Gavin McInnes wrote about the Proud Boys to make them appear just “alt-light” as opposed to alt-right which was known for its ties to white nationalism and neo-Nazi groups that believe in “ethnic cleansing, …White genocide, holocaust denial and supremacy of the White race.” Research indicates that some members joining groups such as the Proud Boys were first attracted to online content discussing males as victims of social changes and feminism. Finding this online “manosphere” then opens the door to content on racist ideology and conspiracy theories that “demonize” left-leaning liberal groups and anyone arguing against conservative views. Kutner explains that “perceived social exclusion stemming from changing demographics and a shirking of traditional values has left many conservative-leaning students on campus vulnerable to recruitment” from extremist off-campus groups such as the Proud Boys.
The fear of diminishing social status of “whites” was shared by recruits to the Proud Boys and Trump supporters alike. Public condemnations of Proud Boys as violent white extremists and terrorists appears for the moment to have quieted white power groups along with their social media content sites.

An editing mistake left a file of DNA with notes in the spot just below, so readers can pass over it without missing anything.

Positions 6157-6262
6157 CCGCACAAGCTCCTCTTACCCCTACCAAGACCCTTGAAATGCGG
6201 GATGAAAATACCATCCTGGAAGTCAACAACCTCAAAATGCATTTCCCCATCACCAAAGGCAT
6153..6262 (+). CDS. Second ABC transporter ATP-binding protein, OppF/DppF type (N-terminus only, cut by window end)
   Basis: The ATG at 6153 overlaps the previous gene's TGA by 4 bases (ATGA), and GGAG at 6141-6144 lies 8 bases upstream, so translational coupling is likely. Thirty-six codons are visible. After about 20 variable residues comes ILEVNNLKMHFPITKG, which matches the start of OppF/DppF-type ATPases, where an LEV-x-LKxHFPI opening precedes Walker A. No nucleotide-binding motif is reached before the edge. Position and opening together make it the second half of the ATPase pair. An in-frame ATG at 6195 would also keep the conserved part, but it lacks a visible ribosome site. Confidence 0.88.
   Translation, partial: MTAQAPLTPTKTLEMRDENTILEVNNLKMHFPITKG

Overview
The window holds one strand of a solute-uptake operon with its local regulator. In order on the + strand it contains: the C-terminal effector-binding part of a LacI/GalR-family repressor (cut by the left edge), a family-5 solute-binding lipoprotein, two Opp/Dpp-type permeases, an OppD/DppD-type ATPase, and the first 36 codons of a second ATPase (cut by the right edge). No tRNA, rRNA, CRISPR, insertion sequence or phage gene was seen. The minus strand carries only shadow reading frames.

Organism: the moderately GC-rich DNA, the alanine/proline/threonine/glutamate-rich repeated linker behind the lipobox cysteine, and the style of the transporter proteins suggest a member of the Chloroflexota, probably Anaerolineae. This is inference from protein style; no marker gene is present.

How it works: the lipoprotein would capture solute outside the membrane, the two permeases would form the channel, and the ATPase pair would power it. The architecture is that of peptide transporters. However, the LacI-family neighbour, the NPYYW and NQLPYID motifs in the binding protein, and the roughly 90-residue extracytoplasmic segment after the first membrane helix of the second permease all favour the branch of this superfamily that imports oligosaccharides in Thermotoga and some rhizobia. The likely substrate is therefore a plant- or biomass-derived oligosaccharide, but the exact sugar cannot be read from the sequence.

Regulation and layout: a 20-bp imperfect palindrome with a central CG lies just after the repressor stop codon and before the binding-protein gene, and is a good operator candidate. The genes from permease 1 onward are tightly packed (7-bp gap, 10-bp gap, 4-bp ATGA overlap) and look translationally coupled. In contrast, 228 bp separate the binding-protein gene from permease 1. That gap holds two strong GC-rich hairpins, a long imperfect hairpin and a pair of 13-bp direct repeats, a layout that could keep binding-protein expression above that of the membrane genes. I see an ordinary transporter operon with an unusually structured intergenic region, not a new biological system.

However, Belew explains that the January 6 gathering in Washington was really intended as a “demonstration of power” to attract and radicalize more people who feel frustrated with government and democracy. The emergence of cryptofascism (the secret support of, or admiration for, fascism) also suggests that white power activism and right-wing groups will continue to attract members. Cryptofascism involves the use of communication strategies in public spheres to avoid recognition by any centrist and left-wing individuals and groups. Efforts to attract followers may use camaraderie, emotional manipulation, blame-shifting or scapegoating, memes, jokes, pedantry and secret symbols, to list just a few examples, in discussions online or in situations with others.
Evidence indicates people may suffer psychological vulnerability, which leads them to seek a sense of “belonging” and self-help in the “manosphere” as well as in the world of conspiracy theories. Cryptofascism helps secure the ‘belonging’ by reinforcing the importance of shared perceived struggles against government, liberal and left-wing groups and racialized groups that are all seen as 'the enemy.'